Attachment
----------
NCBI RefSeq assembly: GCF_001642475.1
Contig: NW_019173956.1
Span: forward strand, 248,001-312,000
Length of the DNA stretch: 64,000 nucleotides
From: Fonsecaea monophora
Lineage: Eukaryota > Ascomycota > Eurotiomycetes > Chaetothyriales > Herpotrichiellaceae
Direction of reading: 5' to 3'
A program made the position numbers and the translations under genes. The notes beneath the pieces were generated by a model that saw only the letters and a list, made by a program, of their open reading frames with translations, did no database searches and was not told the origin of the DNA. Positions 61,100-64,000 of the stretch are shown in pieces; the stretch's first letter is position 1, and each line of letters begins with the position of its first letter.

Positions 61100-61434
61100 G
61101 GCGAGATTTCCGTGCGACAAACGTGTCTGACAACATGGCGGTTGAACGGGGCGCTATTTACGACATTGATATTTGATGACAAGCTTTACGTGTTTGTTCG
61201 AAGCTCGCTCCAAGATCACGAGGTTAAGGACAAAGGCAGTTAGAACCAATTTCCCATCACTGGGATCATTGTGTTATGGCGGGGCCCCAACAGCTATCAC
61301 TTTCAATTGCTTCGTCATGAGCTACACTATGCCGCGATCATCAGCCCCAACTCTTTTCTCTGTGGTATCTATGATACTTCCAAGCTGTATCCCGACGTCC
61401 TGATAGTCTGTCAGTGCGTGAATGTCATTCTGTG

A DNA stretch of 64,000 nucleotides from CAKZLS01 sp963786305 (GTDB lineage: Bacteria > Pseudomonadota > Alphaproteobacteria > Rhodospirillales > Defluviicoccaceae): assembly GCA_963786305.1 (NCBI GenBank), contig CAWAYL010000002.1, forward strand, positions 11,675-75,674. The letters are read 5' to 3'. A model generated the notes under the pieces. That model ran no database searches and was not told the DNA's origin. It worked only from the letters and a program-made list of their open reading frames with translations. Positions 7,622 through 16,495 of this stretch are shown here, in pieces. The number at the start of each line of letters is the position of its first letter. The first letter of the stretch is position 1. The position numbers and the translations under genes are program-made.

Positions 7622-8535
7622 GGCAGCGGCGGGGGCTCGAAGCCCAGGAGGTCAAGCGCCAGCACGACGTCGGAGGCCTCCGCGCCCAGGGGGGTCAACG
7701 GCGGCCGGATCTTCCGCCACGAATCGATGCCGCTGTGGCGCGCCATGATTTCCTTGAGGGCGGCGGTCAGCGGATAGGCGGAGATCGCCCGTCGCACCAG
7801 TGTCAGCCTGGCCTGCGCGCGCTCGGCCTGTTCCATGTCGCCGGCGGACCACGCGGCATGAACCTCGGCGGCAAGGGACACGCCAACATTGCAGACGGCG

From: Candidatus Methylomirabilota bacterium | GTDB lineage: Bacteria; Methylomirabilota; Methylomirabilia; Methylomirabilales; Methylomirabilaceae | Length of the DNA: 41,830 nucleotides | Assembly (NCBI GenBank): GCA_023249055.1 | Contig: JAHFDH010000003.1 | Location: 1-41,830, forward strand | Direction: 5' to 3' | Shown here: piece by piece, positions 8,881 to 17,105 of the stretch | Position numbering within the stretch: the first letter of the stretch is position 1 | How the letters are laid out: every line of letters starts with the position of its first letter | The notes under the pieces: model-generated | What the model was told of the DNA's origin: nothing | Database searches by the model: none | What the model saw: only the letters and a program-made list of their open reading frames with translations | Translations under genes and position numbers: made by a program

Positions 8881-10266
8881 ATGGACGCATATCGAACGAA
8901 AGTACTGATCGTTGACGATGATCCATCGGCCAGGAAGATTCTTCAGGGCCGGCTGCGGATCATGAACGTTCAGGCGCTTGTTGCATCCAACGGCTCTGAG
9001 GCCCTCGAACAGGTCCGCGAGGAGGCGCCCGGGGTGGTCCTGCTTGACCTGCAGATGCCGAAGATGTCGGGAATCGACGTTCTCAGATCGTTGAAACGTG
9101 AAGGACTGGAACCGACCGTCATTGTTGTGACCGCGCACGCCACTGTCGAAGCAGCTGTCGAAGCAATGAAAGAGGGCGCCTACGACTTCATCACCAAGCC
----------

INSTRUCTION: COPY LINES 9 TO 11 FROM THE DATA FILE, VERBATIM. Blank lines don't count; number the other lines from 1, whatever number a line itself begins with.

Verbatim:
Positions 61100-61434
61100 G
61101 GCGAGATTTCCGTGCGACAAACGTGTCTGACAACATGGCGGTTGAACGGGGCGCTATTTACGACATTGATATTTGATGACAAGCTTTACGTGTTTGTTCG